Dr Emma Martin explaining the exhibits to Secretary Sonam Norbu Dagpo and other guests, 14 April 2017.
DHARAMSHALA: The Tibet Museum of Department of Information and International Relations, today inaugurated a photo exhibition titled ‘Capturing Tibet: Colonialism and the Camera during the Mission to Lhasa’.
The exhibition is a joint collaboration between Tibet Museum, National Museums Liverpool and University of Manchester. The exhibition features 12-Panels (two albums) of unseen photographs captured during the Younghusband military expedition to Lhasa in 1904. The photographs were taken by two British officers; John Claude White and Gerald Irvine Davys, and sourced from the collections of National Museums Liverpool.
Addressing the inaugural session, Dr Emma Martin, lecturer in Museology at Manchester University and curator of the exhibition, gave a brief introduction of the exhibition and how the photographs were discovered.
“In the 1980’s, a German professor decided to make a journey across Europe and assess all of the Tibetan collections that European museums held. And when he got to Liverpool, he found out that Liverpool’s Tibet collection was unique in terms of its breadth and number,” she said.
“The discovery of this incredible collection of photographs captured during British India’s military expedition offered a fresh historical context. The collection is precious not only because of what it represents but also because it shows the way the British understood Tibet at that point of time,” she added.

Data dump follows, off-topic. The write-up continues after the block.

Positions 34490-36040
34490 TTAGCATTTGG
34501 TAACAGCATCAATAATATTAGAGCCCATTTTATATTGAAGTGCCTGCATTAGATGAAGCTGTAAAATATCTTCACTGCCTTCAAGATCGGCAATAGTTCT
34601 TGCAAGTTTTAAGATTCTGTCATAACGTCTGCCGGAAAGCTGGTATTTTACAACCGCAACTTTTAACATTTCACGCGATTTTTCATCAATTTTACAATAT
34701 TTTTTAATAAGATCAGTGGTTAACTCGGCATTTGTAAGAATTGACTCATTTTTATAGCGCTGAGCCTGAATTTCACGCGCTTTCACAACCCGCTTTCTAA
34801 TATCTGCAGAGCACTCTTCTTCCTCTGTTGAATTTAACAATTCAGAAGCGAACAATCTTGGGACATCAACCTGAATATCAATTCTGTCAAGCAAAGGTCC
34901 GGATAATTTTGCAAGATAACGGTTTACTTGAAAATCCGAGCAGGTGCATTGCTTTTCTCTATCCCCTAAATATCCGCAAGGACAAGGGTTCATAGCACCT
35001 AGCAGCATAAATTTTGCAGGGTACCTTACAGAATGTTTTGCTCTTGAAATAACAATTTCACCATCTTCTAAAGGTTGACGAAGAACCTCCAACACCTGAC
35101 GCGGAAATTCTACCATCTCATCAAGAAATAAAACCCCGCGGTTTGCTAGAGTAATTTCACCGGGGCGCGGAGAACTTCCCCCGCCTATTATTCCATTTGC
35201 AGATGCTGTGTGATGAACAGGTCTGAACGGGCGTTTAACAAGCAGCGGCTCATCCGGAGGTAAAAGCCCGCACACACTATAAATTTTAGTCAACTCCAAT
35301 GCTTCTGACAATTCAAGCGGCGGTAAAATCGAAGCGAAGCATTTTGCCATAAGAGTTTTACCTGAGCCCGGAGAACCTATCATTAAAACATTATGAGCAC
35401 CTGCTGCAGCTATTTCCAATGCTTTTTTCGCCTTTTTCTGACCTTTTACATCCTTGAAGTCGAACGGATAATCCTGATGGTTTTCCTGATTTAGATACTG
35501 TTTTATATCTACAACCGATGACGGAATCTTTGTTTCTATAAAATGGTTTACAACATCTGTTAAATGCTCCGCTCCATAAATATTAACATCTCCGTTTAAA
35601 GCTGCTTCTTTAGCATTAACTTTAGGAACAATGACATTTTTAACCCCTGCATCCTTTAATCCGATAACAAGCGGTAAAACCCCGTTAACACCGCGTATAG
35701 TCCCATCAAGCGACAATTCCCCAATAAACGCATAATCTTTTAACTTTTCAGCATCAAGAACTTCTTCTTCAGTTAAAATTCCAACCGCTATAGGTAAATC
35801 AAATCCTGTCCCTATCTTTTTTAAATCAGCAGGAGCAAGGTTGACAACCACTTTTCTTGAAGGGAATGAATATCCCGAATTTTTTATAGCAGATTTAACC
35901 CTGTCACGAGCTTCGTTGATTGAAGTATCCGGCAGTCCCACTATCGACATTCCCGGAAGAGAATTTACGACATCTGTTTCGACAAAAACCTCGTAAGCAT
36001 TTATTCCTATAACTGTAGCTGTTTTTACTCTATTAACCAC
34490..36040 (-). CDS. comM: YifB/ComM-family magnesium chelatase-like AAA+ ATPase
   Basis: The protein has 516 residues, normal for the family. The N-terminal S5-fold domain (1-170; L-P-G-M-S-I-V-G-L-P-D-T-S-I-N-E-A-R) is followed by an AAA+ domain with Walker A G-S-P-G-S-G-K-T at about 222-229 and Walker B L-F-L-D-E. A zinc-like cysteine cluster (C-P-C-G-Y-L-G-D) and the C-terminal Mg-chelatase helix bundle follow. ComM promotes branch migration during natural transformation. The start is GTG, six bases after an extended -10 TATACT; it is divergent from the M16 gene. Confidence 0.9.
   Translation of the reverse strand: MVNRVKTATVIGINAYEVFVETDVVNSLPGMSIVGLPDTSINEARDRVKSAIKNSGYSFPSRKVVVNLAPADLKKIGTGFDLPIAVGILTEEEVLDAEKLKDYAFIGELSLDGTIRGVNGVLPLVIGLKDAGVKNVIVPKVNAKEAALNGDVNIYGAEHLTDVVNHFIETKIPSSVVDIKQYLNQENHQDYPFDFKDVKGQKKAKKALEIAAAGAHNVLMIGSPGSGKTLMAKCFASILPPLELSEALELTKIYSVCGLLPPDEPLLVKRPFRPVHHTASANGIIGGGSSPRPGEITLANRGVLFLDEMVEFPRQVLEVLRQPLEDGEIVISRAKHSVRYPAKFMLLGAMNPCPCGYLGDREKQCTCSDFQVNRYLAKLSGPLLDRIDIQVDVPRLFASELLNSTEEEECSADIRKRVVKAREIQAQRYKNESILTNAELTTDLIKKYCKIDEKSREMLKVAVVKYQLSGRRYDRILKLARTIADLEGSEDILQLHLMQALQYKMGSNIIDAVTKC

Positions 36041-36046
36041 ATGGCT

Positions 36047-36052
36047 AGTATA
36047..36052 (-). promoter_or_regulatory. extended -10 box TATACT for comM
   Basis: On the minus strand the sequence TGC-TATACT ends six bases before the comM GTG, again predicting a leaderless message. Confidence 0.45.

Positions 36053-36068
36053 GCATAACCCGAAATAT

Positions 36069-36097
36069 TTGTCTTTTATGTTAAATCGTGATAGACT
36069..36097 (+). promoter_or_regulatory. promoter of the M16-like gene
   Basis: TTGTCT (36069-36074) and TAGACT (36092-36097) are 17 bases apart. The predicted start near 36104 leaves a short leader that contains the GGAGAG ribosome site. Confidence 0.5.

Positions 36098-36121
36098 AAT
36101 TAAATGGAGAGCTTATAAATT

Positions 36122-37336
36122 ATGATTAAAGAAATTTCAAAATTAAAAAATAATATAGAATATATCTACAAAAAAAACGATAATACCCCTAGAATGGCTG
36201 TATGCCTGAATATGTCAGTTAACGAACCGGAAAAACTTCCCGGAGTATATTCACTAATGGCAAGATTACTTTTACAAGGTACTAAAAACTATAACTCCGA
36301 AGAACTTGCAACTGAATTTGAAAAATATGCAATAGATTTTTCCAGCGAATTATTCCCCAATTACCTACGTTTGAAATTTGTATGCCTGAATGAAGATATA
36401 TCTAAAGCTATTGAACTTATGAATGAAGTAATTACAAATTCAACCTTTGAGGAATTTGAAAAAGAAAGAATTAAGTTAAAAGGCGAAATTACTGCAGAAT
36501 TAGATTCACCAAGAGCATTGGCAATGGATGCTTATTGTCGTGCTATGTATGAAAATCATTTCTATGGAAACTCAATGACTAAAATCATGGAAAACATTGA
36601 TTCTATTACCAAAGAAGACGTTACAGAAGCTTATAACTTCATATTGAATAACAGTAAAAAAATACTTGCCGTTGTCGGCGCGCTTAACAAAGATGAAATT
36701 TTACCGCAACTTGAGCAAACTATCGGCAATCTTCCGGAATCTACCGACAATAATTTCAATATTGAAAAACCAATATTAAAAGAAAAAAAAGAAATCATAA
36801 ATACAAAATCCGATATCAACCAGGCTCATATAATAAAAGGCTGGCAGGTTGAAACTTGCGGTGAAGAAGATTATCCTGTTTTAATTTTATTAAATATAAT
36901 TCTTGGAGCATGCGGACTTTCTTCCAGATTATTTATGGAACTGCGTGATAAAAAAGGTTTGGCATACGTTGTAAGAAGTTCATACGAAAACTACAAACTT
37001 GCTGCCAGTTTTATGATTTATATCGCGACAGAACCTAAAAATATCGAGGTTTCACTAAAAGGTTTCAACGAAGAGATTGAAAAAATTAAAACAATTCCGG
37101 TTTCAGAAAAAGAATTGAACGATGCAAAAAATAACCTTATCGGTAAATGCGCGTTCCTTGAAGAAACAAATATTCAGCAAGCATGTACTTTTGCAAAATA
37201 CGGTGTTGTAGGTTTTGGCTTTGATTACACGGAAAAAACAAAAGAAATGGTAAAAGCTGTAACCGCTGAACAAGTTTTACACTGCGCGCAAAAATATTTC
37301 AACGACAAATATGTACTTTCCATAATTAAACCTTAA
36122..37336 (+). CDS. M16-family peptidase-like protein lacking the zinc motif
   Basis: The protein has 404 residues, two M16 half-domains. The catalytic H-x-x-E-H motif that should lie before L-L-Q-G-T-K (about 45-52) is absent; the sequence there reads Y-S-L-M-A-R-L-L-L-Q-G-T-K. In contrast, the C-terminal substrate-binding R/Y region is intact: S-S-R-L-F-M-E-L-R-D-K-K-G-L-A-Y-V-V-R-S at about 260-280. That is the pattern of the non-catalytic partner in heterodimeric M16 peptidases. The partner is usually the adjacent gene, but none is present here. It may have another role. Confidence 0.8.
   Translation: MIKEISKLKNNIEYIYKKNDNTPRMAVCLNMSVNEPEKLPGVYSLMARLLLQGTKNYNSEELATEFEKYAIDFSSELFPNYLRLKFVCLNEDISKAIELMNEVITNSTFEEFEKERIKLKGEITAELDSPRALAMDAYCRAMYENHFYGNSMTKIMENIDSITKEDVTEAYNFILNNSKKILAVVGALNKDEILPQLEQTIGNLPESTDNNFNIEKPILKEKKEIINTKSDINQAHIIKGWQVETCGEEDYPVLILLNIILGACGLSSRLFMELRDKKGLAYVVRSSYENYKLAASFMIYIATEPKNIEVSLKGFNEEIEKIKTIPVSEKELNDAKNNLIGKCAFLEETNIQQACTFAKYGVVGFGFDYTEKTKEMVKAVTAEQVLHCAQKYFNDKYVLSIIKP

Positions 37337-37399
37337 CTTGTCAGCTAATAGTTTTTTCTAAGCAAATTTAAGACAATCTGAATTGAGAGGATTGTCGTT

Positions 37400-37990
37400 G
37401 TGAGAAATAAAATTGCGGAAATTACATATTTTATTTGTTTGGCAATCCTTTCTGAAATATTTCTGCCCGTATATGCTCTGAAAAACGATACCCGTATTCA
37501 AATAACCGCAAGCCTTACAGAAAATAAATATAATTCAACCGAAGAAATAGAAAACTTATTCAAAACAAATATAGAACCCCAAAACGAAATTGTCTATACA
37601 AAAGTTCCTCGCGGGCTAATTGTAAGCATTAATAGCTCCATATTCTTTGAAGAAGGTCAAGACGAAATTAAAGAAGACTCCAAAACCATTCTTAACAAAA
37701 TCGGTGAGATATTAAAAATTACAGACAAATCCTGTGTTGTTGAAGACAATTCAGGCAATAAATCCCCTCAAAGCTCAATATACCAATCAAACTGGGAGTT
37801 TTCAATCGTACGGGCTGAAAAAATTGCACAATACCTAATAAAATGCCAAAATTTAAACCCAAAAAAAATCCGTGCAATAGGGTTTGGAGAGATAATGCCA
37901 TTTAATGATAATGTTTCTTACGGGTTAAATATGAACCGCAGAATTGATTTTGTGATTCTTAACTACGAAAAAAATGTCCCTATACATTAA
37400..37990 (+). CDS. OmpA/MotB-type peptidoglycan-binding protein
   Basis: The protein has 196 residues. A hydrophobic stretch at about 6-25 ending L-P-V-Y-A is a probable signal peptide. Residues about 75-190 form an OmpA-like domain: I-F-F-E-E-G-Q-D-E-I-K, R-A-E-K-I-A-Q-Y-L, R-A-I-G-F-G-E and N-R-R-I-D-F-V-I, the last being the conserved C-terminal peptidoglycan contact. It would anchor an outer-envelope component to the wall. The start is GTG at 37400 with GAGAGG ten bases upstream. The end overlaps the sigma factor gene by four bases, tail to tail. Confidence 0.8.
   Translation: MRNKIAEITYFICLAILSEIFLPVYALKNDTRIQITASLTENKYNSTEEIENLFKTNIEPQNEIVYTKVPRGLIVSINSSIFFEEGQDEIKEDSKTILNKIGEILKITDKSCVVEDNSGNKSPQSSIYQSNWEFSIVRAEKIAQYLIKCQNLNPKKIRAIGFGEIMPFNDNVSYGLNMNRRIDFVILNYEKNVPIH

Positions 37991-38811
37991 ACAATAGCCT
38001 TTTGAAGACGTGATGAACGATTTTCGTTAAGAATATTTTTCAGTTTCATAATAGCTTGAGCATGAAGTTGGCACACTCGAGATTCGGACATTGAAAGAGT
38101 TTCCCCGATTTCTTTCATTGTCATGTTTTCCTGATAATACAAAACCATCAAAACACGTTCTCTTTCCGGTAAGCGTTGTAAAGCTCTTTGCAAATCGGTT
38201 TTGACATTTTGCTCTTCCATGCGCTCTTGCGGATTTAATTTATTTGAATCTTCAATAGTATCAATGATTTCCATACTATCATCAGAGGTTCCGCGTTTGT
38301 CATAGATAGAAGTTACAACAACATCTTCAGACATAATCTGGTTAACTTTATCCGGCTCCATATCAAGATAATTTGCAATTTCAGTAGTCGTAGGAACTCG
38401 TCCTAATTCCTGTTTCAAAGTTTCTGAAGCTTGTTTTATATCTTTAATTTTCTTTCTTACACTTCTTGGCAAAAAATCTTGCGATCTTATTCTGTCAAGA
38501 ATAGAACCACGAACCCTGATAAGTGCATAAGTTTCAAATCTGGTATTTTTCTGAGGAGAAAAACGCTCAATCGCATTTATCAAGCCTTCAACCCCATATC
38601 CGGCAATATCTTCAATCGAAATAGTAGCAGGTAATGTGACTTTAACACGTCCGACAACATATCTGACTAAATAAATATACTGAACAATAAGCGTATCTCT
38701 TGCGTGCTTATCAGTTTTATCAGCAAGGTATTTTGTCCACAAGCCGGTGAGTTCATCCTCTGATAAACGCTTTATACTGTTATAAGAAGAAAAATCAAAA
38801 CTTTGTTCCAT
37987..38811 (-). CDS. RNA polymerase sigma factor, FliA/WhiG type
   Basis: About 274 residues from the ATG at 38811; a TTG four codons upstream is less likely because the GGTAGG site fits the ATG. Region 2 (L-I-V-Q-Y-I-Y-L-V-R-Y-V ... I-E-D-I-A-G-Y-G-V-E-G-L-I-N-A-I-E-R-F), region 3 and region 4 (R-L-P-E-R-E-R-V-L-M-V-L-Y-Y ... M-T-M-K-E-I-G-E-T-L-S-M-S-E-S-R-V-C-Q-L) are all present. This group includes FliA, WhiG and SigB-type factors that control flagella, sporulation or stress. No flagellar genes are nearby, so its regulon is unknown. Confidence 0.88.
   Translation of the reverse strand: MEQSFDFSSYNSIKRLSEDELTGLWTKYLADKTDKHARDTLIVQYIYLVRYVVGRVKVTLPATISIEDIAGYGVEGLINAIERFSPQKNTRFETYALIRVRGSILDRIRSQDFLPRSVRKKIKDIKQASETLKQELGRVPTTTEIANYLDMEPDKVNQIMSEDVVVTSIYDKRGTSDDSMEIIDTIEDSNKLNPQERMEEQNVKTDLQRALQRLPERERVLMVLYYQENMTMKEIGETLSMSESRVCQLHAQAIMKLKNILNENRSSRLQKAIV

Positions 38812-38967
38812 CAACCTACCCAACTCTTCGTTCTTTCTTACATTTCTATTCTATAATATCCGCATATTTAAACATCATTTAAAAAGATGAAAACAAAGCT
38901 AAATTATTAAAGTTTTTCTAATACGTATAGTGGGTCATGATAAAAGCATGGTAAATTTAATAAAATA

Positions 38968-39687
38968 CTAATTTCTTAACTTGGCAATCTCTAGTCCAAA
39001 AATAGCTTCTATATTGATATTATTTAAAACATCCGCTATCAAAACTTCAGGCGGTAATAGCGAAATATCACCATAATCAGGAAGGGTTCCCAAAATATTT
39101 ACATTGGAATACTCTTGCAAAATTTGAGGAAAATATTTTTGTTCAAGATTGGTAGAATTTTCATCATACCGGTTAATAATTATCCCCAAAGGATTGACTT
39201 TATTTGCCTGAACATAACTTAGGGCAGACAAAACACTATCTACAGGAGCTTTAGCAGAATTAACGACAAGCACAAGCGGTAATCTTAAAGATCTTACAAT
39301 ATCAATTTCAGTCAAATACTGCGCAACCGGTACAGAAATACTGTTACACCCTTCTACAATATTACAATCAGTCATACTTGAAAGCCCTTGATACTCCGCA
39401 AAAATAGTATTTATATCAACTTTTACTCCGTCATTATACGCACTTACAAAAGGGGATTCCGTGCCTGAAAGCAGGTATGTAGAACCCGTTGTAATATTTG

“Tibet is often an imagined place for the west. It is a place that is shrouded in spirituality and religiosity. Therefore, these photographs are significant because in addition to the beauty of the landscape and culture of the people, it also serves as a tool to present the colonial violence that took place and also challenge the prevailing mindset on Tibet,” she noted.
Secretary Sonam Norbu Dagpo spoke about the impact of imperial Britain’s policies on Tibet and how it affected Tibet’s later political developments and the subsequent occupation of Tibet.
“To further their political influence and safeguard their colonies in Asia, Britain treated Tibet as a suzerainty of China during the intrigues of the Great Game era,” he said.
“In that regard, the 1904 Younghusband military expedition to Tibet was also a part of this complex political situation. In order to enter Tibet, the British contacted China. However, that policy failed. As a result of which this expedition was deployed to invade Tibet under the pretext of a border and trade dispute,” he explained.
“The failure to influence Tibetan government through the Chinese at that time has prompted Lord Curzon, the British viceroy in India to declare that ‘the so-called suzerainty of China over Tibet [is] a constitutional fiction, a political affectation which has been maintained because of its convenience to both parties,” Secretary Dagpo recalled.
Secretary Tenzin Dhardon Sharling spoke about the impact of colonialism on the post -colonial world. She also shared her views on photography as a powerful tool to inform and galvanise people into action.
“The rare photographs that is being exhibited here shed a light on how the British back then had an appetite for colonial photography to showcase their conquest and also to capture the ways of the natives,” she said.
She also emphasized the importance of photography in exposing the invisibility of China as a colonial empire. She further recalled a photograph used by a Chinese construction company to legitimize the Chinese government’s destruction of the larung gar institute.
The opening remarks of the exhibition was delivered by Mr Tashi Phuntsok, Director of Tibet Museum and the vote of thanks was delivered by Ms Tsering Yangkyi, Additional secretary of DIIR.
The exhibition is Tibet Museum’s first joint venture with any foreign institute or university. It will be open from 14 April till 24 May 2017.